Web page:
"Good Morning America" reporter Yunji de Nies continued to fawn over Michelle Obama on Friday, lauding how the First Lady shared her "Cinderella story" with a girls school in London. An ABC graphic for the segment opined, "Michelle Wows Europe: First Trip Big Hit." Recounting the positive reception the speech received, de Nies cooed, "But it was her personal touch that made the biggest impact."
Tina Brown, liberal commentator and former editor of the New Yorker, was featured to rhapsodize, "I don't see any misstep from Michelle Obama on this trip. She really excited everybody. She's done it right." Of course, de Nies made no mention of Brown's left wing political views. Sounding more like a PR representative, the GMA correspondent asserted, "She [Michelle Obama] leaves the U.K., no longer a stranger, but, now, a friend."
De Nies has provided celebratory coverage throughout the Obamas' trip to the G-20 summit. On Thursday, she informed viewers, "Mrs. Obama hasn't lost touch with her sensible chic American roots."
A transcript of the April 3 segment, which aired at 7:03am, follows:
DIANE SAWYER: Okay, thank you, Jake. And, of course, while everyone is waiting and watching in France for that, that encounter with Mrs. Sarkozy, just take a look again at the photo left behind in England, because everyone is still talking about. The extraordinary gesture, where Her Majesty, Queen Elizabeth put her arm around the back of Michelle Obama. You never see that happen. And Mrs. Obama did the same. Buckingham Palace released a statement saying it was "a mutual and spontaneous display of affection between the two women," affection that appears to be shared with all of Europe. And ABC's Yunji de Nies has more.
ABC GRAPHIC: Michelle Wows Europe: First Trip Big Hit
YUNJI DE NIES: In a country that prides itself on keeping a stiff upper lip, Michelle Obama dared to show a little emotion when she spoke at a London girls school.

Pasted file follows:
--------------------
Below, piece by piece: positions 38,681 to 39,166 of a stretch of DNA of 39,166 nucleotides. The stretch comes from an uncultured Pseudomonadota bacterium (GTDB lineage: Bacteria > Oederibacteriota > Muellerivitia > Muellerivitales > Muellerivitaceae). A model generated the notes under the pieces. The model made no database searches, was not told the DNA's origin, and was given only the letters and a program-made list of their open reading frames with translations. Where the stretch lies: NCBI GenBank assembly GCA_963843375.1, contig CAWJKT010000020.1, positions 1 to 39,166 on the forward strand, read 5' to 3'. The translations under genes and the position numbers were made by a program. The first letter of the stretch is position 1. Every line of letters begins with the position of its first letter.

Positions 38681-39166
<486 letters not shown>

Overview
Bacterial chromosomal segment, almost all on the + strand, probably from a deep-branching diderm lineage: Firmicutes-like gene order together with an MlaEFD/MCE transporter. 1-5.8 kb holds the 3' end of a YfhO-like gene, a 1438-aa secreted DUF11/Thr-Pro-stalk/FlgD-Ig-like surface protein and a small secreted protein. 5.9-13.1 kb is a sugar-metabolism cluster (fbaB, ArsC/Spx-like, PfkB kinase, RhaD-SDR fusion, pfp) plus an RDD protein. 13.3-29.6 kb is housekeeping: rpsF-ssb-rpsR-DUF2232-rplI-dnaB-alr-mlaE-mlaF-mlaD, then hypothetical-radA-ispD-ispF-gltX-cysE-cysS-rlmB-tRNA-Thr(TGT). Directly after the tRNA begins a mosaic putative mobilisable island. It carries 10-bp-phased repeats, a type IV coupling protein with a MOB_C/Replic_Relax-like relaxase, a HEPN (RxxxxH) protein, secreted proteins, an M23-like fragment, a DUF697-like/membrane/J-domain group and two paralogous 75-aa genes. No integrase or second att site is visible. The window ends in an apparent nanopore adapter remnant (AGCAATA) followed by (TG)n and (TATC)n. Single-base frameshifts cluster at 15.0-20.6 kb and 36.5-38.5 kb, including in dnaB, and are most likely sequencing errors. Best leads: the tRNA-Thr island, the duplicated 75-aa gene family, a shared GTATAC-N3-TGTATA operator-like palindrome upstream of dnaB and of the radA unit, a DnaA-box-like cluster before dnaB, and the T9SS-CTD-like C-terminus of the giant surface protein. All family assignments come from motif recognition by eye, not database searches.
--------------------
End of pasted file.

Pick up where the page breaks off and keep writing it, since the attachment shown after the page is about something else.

MICHELLE OBAMA: All of you are jewels. You are precious and you touch my heart. And it is important for the world to know that there are wonderful girls like you all over the world.
DE NIES: The First Lady shared her own Cinderella story that took her from the south side of Chicago all the way to the White House.
OBAMA: I want you to know that we have very much in common. For nothing in my life's path would have predicted that I would be standing here as the first African-American First Lady of the United States of America.
DE NIES: Part of her agenda as First Lady is to empower young women around the world to get an education.
OBAMA: I loved getting A's. I liked being smart.
DE NIES: But it was her personal touch that made the biggest impact. The girls rushed the stage and were left wanting more.
GIRL #1: Very beautiful.
Girl #2: Loved her dress. I really want that dress. It was really nice.
DE NIES: She leaves the U.K., no longer a stranger, but, now, a friend.
TINA BROWN (British political commentator): I don't see any misstep from Michelle Obama on this trip. She really excited everybody. She's done it right.
DE NIES: And the First Lady picked up a bit of a nickname in the U.K. They're calling her "Mighty Michelle." Here in France, the comparisons between Mrs. Sarkozy and Mrs. Obama have already started. The glam-off has begun. Chris?
CUOMO: The glam-off. Yunji, thank you for that.